Using Intervention Research to Adopt Evidence-Based Management as a Practical Leadership Capability


  • Robert Alan Young


How could strategic decision-makers in the public sector determine whether System 1 or System 2 thinking would be most effective? How could a leader’s readiness to adopt evidence-based management be assessed? What organizational intervention could a public sector organization apply to integrate evidence-based management to strengthen strategic decision-making?

 A design-based case study employed an analytic workflow that included observations of team workshops to surface coded indicators of critical thinking. Additionally, heuristic-based questions during interviews with a purposeful sampling of leaders, managers, and employees explored the shared experiences throughout the intervention. Applied nexus analysis and interdiscursivity informed the content in the next phase with a deeper understanding of where shared perspectives aligned and where disconnects existed. The approach generated insights to inform the planning of subsequent workshops.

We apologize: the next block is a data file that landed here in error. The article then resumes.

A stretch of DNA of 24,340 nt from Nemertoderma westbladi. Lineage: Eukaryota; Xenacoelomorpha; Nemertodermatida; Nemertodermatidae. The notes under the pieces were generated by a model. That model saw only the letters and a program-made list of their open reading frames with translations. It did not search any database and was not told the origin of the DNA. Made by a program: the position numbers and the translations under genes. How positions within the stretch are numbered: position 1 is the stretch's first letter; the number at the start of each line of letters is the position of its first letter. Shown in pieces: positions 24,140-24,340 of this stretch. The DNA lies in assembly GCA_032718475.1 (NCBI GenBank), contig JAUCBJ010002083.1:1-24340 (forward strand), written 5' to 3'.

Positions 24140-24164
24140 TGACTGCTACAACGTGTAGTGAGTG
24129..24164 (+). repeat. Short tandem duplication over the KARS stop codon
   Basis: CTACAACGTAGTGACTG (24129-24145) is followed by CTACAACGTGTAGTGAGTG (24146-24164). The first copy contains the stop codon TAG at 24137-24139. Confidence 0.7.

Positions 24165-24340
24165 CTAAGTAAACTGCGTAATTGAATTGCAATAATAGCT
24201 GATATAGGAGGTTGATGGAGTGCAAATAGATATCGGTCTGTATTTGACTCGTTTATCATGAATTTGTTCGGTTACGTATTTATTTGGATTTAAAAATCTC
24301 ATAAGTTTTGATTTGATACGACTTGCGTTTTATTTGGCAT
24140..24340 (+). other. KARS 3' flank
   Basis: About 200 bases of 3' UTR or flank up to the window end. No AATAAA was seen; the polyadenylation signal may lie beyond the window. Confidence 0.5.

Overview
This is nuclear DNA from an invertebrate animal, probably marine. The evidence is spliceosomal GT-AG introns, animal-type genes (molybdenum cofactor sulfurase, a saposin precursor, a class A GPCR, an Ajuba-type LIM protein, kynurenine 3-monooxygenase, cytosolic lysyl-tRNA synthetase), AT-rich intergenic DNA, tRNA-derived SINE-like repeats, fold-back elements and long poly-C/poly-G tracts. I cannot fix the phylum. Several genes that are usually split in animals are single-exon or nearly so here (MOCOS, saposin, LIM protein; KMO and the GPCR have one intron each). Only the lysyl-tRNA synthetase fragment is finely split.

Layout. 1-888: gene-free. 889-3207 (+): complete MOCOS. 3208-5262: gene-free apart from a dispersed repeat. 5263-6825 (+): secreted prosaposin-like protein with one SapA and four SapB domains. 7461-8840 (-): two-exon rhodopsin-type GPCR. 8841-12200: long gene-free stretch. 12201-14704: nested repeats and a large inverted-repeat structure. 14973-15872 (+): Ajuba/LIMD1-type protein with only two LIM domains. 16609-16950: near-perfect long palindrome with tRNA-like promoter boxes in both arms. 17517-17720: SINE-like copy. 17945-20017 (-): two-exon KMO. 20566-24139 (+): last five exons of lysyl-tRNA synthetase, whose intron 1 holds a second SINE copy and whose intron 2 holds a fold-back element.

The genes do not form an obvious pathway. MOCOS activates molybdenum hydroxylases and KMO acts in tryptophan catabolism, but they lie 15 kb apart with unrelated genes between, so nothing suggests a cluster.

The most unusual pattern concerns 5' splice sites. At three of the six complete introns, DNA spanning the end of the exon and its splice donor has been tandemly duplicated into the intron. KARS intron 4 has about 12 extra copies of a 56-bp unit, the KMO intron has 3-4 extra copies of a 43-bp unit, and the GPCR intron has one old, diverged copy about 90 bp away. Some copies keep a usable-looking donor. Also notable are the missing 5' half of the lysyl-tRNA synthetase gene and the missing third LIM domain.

The leaders in this study were found to rely instinctively on their non-expert intuitions (System 1) rather than seek to supplement their perspectives with data, information, or other perspectives (System 2) when facing new challenges. Practitioners face a challenge in seeing the relevance of evidence-based approaches to solving their strategic problems. Furthermore, the value of an interventional framework (with nexus analysis and interdiscursivity) as a change management approach was beneficial. This study showed the benefit of focusing on the relevance of the results and the intended audience, recognizing that perhaps all or only some of the findings may be helpful to others in different settings.